During that time my parents went on a sightseeing trip to Washington, DC.  After their arrival they began to visit the local attractions — the Smithsonian, the Capital building, the White House…and the Arlington National Cemetery.  They were just inside the gate at the information booth, when they heard a family asking for the location of some one’s grave.  Minutes later the family was handed a computerized map indicating the exact spot of the grave site they were seeking.  My mom and dad made their way into the cemetery, excited to be able to look upon the places where famous military dignitaries were buried.  After a short time my dad told my mother that he needed to do something and asked her to wait for a little while.  He walked away and left her standing at the JFK burial plot.  My mom waited…and waited…starting to get a little bit worried.  Finally my father came back looking like a ghost; pale, shaken and almost unable to speak.  While my mom tried to find out what was wrong he handed her a piece of paper.  It was a computerized printout of the cemetery, and there, in Plot #885, was listed the grave of “Jeremy W. Porter!”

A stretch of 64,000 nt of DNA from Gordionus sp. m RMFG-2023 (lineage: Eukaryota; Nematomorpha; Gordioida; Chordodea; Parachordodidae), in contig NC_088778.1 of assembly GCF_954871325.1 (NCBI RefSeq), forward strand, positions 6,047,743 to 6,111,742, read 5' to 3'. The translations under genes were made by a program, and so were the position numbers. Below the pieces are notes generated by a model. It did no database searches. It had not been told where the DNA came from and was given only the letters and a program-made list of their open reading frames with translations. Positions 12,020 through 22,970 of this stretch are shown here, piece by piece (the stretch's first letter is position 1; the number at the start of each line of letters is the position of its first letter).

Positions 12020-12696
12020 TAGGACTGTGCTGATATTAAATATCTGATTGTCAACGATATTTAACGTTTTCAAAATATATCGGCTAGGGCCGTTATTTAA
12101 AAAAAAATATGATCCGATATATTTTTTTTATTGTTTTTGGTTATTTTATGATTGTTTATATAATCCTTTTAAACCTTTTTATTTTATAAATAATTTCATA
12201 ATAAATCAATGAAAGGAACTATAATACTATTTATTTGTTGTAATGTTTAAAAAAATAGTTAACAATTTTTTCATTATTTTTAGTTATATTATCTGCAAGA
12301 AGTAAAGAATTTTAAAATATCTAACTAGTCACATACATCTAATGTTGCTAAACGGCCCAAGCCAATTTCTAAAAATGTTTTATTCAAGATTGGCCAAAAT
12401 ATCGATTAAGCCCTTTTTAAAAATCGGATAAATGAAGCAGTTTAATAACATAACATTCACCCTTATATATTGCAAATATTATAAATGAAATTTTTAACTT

My dad brought this information home to me and we discussed whether or not the grave was an empty one used to mark a missing soldier (Jeremy was listed as Missing in Action after being sent to Charny, France) or if there could have been another person with the same name. He seemed too agitated and upset at that time to investigate further and we put it on hold, not wanting to give his heart more stress than it could handle.